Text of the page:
School Of Rock – Jake Sharp talks about stepping into Jack Black’s shoes in the new stage show

This month Andrew Lloyd Webber’s Olivier Award-winning West End & Broadway show School of Rock – The Musical will have it’s Irish Premiere at Dublin’s Bord Gáis Energy Theatre. Based on the hilarious hit movie, this new musical follows Dewey Finn, a failed, wannabe rock star who decides to earn a few extra bucks by posing as a substitute teacher at a prestigious prep school. There he turns a class of straight-A students into a guitar-shredding, bass-slapping, mind-blowing rock band – sensationally performed live by the production’s young actors every night with roof-raising energy! While teaching these pint-sized prodigies what it means to truly rock, Dewey falls for the school’s beautiful, but uptight headmistress, helping her rediscover the wild child within. The show will from the 21st June – 2nd July. Tickets from €21.00 are on sale now.

Jake Sharp will lead the adult cast as Dewey Finn in spectacular style having previously performed the role in the West End. We spoke with Jake about stepping into such a legendary role, originally made famous by actor Jack Black.

How did you feel when you got the lead role in such a big show?
It was incredible. I previously played Dewey in the West End as a cover. It was my big first professional job, and I was so excited, but the thing I was the most excited about was that my brother was already in the cast. I got to call him and say, Cameron, save me a space in the dressing room; I’m going to be there. My brother is my best pal, and we got to work together in the West End, which was amazing. Getting the part was really exciting and quite daunting because the show is predominantly Dewey. He carries the whole thing. The kids and Miss Mullins play their parts, too, and they’re all incredible, but it’s on Dewey’s back to keep the show going. The pressure of that when I was a cover was daunting. I worked my way up, and when I got the call that the tour was happening and that I was going to be the main man, I felt pure excitement and a slight bit of fear for my knees because it is a very physical role.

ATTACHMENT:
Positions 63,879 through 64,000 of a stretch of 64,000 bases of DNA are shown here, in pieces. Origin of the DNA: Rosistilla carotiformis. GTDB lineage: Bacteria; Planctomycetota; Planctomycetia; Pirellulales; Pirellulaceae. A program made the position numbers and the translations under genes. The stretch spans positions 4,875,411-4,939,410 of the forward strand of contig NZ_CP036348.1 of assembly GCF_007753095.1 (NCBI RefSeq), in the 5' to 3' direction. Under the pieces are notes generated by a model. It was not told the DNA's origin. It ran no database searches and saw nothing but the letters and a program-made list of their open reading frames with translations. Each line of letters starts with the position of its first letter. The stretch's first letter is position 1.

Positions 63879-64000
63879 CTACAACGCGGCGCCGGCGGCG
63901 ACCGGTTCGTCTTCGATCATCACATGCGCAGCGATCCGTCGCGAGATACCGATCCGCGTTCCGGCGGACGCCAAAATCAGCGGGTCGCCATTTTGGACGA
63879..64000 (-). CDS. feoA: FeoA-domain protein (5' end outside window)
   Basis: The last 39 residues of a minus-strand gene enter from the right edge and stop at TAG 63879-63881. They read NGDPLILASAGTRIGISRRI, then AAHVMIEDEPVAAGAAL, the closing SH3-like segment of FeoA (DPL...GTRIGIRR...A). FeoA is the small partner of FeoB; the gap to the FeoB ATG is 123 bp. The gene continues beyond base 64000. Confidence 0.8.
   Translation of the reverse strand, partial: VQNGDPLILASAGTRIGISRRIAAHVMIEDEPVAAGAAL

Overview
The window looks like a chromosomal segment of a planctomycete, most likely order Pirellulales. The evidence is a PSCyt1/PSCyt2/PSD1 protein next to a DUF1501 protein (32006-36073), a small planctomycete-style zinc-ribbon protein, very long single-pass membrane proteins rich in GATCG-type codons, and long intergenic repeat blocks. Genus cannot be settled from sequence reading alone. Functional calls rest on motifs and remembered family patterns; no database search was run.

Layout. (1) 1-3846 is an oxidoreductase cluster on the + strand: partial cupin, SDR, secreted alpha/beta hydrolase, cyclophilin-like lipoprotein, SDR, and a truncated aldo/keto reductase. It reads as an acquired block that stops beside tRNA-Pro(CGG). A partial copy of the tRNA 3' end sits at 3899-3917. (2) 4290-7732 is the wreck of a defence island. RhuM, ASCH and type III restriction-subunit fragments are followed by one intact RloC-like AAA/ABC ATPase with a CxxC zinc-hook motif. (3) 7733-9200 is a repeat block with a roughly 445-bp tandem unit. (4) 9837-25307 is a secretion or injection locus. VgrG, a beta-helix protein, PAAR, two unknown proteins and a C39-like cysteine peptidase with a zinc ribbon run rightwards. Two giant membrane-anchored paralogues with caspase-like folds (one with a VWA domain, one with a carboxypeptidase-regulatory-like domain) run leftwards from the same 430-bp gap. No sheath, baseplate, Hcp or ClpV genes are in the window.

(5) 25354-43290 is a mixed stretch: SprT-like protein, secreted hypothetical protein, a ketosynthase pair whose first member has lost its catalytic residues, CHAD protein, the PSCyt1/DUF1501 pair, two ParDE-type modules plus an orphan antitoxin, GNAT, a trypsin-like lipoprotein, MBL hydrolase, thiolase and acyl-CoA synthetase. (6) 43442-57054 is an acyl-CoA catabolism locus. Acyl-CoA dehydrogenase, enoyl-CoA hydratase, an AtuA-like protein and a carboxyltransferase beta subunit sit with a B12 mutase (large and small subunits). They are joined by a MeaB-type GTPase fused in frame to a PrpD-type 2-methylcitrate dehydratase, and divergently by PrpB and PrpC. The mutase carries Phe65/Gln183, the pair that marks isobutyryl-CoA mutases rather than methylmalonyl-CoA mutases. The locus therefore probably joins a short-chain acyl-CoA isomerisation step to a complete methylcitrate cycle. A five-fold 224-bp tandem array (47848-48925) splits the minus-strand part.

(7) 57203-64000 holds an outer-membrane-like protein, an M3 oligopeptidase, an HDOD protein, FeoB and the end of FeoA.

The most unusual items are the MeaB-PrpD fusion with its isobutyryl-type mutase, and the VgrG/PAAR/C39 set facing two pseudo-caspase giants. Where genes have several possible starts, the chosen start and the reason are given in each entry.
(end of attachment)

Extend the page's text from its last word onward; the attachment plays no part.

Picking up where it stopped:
How do you sustain the energy level needed for such a demanding role?
Sometimes I don’t know. I eat a lot of pasta and get lots of sleep, but it is exhausting. It’s all made even harder by the costumes, he wears lamb’s wool jumpers and corduroy jackets and trousers, and on stage with all the lights on you which is an added pressure. It is a marathon. There is a lot of movement, but the choreography and it’s not really like dancing; there’s lots of jumping up and down and knee slides and then jumping over desks. There’s lots of physical comedy, and it does take a toll. Sometimes I wake up in the morning and feel my body saying you need to stop doing this today; you can’t do it today, but once you get to the venue and as soon as you’re on stage and the adrenaline hits, you somehow manage to pull it out of the bag.

For many people, their only experience of this character is Jack Black’s portrayal in the film. How did you find the balance between playing the character but making him different to Black’s performance?
I’m a big Jack Black fan, and I love the film and Tenacious D. When I got the job, I purposely didn’t watch the film because I didn’t want it to influence me. People instantly look to see if you’re like Jack Black, so I thought that the best way to go would be to ignore the film but with the knowledge that you can’t help but have some Jack Black in there. I’ve done my version of Dewey, but I’m still saying very iconic lines and singing iconic songs. I’m proud of the balance, and most people begin the show going, okay, who is the Jack Black guy? And then, within a couple of minutes, it doesn’t matter to them. They seem happy with me, so hopefully, it’s enough.

When you went into rehearsals, could you recognize anything in Dewey? Do you have any common ground?
We look alike; we have a similar physique and build. I think I’ve got my life a bit more together than him. I have joked about it, but it seems I’m a method actor without even realising it. I was in bands for years and years, we were doing pubs and clubs, and I aspired to be a rock star. I even trained to be a teacher before being an actor. So, we have a lot of similarities. What I love about him is that he is so passionate. I never fully registered when I watched the film when I was younger; his passion for live music and the band is so great. It should be celebrated more when people have a passion. If you love one thing, you should be allowed to love it forever and not hide what you love.